Turkish Airlines had the best food of all the airlines we flew on, IMO!
Turkish Airline’s food was my favorite- eggplant pasta with chocolate pan cotta? Yes!
The contrast between the brand new Istanbul airport and the Adis Abbaba airport was stark.

We waited a while before our shuttle arrived and drove us down a back alley road to our Best Western Hotel. Despite the late hour (1:30 am), several people sat out in front of their tin-roofed abodes. Others stood outside the airport trying to sell things. The poverty was striking. Our rooms were nice and we tried our best to sleep. I finally fell asleep around 2:00 am, only to be awakened by the Call to Prayer being broadcast from a nearby minaret around 5:00 am. I was thrilled to be experiencing something I’d only read about and jumped up to look out my windows and witness the morning. I quickly got dressed and packed up, I wanted so badly to go for a walk to experience what I could of my first African country, but not knowing whether it was safe I decided I’d best stay in the hotel. We had a lovely breakfast before taking the shuttle back to the airport. I’d hoped to pay our shuttle driver to give us the “scenic route” to the airport, but the hotel arranged for a large group of guests to all be shuttled to the airport at the same time, foiling my plan. Luckily, the short drive to the airport was fascinating. The shops, made of branches, lining the roads sold produce, clothes, and wares. People walked everywhere, children begged for food, our eyes were glued to the windows taking in what we could of Ethiopia. The airport had very little staffing, and the security didn’t make a lot of sense (We got our baggage and papers checked over and over and over.) There wasn’t the same order we were used to- people stepped in front of you if you took a bit too long to prep your luggage. I realized as we walked through the terminals that we were by far in the minority. I enjoyed seeing all the different styles of dress.

Out my hotel window. Through the tree in the middle you can see the blue tarp that made of the roof of the home of a woman I saw carrying water early in the morning. Note the scaffolding made of branches, we saw this here and in Kenya.
Ethiopian coffe house

Our flight to Nairobi was the first time I was able to sit by my parents. (Airlines no long automatically sit you by those in your party- you have to pay and addition $30 or so for that privilege.) While originally I was dismayed, since I was looking forward to that time together, it did allow for me to meet two wonderful women. Interestingly, as I think back on the trip, long conversations with “strangers” was one of my favorite parts. Whether it was our Safari guide, the driver who picked us up at the Nairobi airport and drove us 8 hours to Samburu, or the Somali and Ethiopian women I conversed with on the plane, I was deeply touched and enliven by their openness, warmth, and ease of conversation. (Is it worth noting that all of the people with whom I easily fell into conversation with were African, while all the American/Europeans I sat next to were closed and withdrawn?) I heard a small bit of an interview on NPR a few months back about some of the social consequences of the pandemic. She talked about the role conversations with strangers have in our lives, how they fill a roll other relationships can’t. I’d never considered the freedom you can have with a stranger- knowing you will never speak again, to just be in-the moment. But if my trip was any indication, I find conversing with strangers wonderfully fulfilling- clearly I need to find more ways to do it on a regular basis!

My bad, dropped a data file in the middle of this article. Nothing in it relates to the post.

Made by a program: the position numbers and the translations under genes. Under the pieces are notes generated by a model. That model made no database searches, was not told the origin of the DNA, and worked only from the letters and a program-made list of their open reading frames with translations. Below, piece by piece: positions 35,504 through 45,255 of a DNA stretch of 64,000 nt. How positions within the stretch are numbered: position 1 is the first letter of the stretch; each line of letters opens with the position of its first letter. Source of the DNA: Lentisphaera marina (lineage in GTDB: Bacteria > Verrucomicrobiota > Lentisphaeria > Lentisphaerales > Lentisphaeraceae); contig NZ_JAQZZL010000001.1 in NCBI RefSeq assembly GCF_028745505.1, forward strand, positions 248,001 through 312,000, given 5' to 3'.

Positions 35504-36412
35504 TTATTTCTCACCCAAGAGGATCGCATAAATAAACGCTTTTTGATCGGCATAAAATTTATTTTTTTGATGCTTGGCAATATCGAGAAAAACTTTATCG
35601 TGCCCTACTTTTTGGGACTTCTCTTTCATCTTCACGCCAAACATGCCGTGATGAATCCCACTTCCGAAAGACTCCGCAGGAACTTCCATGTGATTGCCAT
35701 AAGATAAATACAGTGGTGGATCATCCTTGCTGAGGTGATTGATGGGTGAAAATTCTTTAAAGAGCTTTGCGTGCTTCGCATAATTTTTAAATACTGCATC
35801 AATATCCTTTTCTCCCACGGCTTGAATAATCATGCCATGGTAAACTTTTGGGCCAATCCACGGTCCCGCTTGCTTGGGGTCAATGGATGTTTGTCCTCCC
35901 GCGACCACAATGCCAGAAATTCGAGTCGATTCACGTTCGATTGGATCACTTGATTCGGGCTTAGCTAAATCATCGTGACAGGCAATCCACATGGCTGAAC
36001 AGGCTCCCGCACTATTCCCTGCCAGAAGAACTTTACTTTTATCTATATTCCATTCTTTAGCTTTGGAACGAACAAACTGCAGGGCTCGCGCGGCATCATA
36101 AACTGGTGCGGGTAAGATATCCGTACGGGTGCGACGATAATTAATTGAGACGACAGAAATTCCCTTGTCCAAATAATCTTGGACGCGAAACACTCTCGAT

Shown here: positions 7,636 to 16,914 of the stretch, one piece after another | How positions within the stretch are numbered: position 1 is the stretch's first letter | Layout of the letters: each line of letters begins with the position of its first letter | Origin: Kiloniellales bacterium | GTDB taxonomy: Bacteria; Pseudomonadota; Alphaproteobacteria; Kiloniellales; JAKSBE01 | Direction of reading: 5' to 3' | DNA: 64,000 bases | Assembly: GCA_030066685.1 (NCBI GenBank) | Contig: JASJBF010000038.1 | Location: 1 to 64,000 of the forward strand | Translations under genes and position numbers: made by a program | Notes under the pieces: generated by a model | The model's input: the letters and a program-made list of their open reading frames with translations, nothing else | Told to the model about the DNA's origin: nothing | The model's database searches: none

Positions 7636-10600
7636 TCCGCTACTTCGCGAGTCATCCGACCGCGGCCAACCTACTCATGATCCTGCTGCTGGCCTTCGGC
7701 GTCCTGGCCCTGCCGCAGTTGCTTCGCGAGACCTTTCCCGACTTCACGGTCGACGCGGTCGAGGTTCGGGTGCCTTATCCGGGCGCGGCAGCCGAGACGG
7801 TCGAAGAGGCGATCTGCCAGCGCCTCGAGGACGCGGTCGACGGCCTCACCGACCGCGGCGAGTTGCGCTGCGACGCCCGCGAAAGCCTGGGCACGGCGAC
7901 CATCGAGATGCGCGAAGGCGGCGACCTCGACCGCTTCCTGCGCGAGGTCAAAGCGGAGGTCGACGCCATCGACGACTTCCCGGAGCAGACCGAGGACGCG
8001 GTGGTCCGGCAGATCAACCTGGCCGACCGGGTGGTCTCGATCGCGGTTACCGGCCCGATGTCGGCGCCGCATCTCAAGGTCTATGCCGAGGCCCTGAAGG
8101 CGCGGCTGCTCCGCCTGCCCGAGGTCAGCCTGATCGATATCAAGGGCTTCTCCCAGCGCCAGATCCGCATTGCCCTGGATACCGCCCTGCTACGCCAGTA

We arrived in Nairobi to find our luggage had not arrived. (I wasn’t surprised!) So back to the service counter we went to file a claims report (this took another hour) Our flight out of Adis Abbaba had been late already, then add the time at the claims counter, meant we were at least two hours late for the driver who had been sent to pick us up and drive us 6 hours north to Samburu where the rest of our group was. Nicholas, our driver, was a really wonderful guy: respectful, kind, and gentle. We chatted on and off the whole way- asking questions about all the amazing things I was seeing out my window- groups of children walking in school uniforms everywhere. (Every school has their own uniform. Most children walk 3-5km to and from school every day.) Market stalls lined the road, each stall offering similar items- but the items changed as we moved north. From fruit and vegetables, to rice, to charcoal, to corn- all depending on what was available from the local farmers.)